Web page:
I visited this site at the end of August, 2017. It was one of my favourites from that summer, if not my favourite. It sits on a wide, sandy beach, with a fantastic view of the lake, great tent sites, a great fire pit area and some of the best swimming I’ve found in the Park. The only downside is that now that I’m telling everyone about it I’ll probably never get to stay there again. Hmm. I can’t have that. Ok, here’s the deal: by continuing to read, you are hereby agreeing to abdicate any claim or ownership of this site if ever I should come along while you are camping there. Or you could just invite me up for a drink around the fire. Whatever works.
Canoe Landing/Terrain: Beaches are at the very top of my hierarchy of canoe landing areas (active volcanic surfaces are at the bottom) and this beach is no exception. Easy access, easy to load/unload. You can’t really ask for more. The site is built into the side of a hill, so there is a little bit of up and down once you get off the beach. Probably the biggest climb would be to get to the thunderbox, which is at the top of the hill. Despite the elevation changes, the terrain is easy to navigate, so don’t let that scare you away.
Tent Sites: Someone has taken the time to cut two extremely level tent sites out of the side of the hill. The one I pitched on fit my solo tent with plenty of room to spare, and my buddy’s three man tent didn’t seem to overload the other one. Someone has even dug a small trench around the uphill side of each site, so that if it’s raining you’re not going to find yourself sleeping on top of a mini lake in the side of the hill. There is also a very flat, sandy space just east of the beach where you could easily put another tent. Then there’s the beach itself, which would support as many tents as you want, as long as you don’t mind getting sand in your tent (which is something I mind very much and is why I never sleep on beaches).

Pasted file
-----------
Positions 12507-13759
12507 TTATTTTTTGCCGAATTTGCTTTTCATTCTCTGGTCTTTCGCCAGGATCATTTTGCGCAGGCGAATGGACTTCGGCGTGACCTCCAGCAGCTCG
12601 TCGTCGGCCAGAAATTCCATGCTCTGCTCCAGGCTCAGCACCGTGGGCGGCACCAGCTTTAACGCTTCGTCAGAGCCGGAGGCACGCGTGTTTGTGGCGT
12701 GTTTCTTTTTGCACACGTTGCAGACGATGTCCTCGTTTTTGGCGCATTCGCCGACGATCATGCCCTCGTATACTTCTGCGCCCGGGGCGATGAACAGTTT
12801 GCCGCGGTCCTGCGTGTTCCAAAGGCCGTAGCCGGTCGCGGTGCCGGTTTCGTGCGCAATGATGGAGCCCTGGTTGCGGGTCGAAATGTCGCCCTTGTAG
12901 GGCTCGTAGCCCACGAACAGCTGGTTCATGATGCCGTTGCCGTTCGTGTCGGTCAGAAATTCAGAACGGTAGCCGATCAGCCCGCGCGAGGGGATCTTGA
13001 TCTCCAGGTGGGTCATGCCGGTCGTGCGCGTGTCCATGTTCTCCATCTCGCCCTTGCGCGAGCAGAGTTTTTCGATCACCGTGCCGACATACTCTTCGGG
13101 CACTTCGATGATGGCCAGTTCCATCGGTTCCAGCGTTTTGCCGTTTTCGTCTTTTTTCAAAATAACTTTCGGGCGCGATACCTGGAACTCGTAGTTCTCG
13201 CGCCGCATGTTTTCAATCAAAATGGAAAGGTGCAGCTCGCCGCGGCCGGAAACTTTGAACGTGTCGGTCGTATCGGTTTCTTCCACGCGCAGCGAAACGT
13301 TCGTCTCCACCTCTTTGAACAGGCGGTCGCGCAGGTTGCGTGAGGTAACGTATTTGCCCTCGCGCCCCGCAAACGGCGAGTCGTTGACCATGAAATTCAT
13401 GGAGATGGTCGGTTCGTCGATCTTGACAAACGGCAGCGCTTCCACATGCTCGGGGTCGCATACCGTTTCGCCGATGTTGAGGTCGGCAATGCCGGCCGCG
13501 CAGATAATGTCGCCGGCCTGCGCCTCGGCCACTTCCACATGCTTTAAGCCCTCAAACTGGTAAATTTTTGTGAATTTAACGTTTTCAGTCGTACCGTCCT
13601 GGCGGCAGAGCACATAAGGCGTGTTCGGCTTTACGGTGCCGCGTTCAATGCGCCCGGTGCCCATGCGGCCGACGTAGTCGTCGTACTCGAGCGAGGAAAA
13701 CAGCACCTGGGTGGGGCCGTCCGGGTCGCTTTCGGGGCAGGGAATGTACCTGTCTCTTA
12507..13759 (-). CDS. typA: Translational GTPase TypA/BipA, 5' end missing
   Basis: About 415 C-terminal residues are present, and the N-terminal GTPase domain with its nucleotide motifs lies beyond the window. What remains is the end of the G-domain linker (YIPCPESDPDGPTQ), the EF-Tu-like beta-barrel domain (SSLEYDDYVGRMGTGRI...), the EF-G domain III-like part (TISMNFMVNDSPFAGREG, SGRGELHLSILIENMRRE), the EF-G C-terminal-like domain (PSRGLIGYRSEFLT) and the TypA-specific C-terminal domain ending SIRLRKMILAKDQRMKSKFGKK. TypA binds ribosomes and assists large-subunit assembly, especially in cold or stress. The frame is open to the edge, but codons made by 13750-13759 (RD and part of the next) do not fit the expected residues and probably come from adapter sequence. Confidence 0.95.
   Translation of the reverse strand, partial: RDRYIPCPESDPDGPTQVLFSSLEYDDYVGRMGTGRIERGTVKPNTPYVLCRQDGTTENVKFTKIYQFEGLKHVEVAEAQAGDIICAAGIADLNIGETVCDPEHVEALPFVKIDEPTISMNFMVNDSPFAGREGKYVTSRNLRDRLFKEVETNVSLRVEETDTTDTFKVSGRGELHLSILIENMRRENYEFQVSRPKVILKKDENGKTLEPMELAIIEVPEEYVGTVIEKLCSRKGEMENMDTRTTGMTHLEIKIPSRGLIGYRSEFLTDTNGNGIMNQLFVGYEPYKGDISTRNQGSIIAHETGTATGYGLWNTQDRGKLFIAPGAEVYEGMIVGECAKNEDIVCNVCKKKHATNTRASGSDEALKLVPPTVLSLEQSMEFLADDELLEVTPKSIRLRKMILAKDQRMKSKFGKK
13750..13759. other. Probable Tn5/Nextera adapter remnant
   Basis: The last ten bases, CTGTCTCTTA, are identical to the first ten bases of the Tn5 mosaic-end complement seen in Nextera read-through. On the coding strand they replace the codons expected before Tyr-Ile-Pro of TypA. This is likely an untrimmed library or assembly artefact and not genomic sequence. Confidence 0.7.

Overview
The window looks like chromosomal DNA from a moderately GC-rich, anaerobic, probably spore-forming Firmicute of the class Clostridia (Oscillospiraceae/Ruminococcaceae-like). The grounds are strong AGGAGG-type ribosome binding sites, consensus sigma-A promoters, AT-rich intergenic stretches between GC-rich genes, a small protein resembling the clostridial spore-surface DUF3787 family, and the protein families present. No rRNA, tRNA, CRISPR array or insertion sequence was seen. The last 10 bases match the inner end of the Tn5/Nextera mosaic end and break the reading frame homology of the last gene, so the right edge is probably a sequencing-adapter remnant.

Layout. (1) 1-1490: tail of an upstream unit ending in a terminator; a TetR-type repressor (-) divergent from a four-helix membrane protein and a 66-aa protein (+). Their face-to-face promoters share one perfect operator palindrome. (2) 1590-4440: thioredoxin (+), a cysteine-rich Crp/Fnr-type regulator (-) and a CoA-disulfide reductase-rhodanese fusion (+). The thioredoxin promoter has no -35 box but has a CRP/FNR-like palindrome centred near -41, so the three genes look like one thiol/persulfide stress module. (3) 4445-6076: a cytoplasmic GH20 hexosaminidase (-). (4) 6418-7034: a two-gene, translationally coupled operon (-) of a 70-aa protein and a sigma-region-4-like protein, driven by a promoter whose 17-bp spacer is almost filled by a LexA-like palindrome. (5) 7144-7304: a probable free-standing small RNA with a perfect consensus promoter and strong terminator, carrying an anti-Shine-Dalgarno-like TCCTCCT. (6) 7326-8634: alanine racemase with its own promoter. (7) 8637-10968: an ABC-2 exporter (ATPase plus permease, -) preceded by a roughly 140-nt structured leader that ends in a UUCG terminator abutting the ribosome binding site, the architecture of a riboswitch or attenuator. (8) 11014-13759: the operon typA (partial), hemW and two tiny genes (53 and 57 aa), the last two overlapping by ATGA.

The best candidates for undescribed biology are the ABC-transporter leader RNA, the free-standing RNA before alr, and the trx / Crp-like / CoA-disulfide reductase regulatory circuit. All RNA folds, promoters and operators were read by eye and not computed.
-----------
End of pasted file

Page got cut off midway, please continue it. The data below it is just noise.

Fire Pit: This is a very well built fire pit. It’s protected from the wind on the lake side and is big enough that we were able to cook four foil wrapped sides of ribs in the coals. There’s a very good sitting area on the hill side of the pit, once again someone has flattened out the hillside to create ledges for sitting and watching the fire. I don’t know if we just got lucky with the wind, or if there’s some actual scientific thing to building a fire pit at the base of a hill, but we didn’t get smoke blown at us once the entire time we were there. It seemed like there was a consistent flow of air pushing the smoke towards the water. Science or magic, I’m not sure which.
Accessories: There are a couple of log poles tied between trees near the fire pit that make for a handy drying rack. One end has a flat piece of plywood across it that also works as a small table/counter. This site is also home of the eastern Canadian wine pine, the park’s most valuable tree.
Thunderbox: Good enough. It’s up the hill from the site, well out of sight of the action. It was in pretty decent shape when we were there, but was showing some signs of heavy traffic.
Swimability: So. Effing. Swimmable. (You want more? Fine. The underwater beach goes on forever. You can walk out a really long distance before losing bottom. The sand is pretty much free of any obstacles, so you don’t have to worry too much about cutting yourself on a sharp rock or secret stick. It’s awesome).
Views: Phenomenal. The water is visible from all over the site. Tree coverage is predominately single pine trees that add to the view as opposed to obscuring it. You get a decent sunset to the west, and the view of the stars from the beach at night is out of this world (well, technically it’s the stars that are out of this world, but you get what I mean). Not much of an eastern view from the beach as there’s a small point that juts out, but the view east from the tip of that point is awesome.
Drawbacks: I dunno, you can’t go there year round?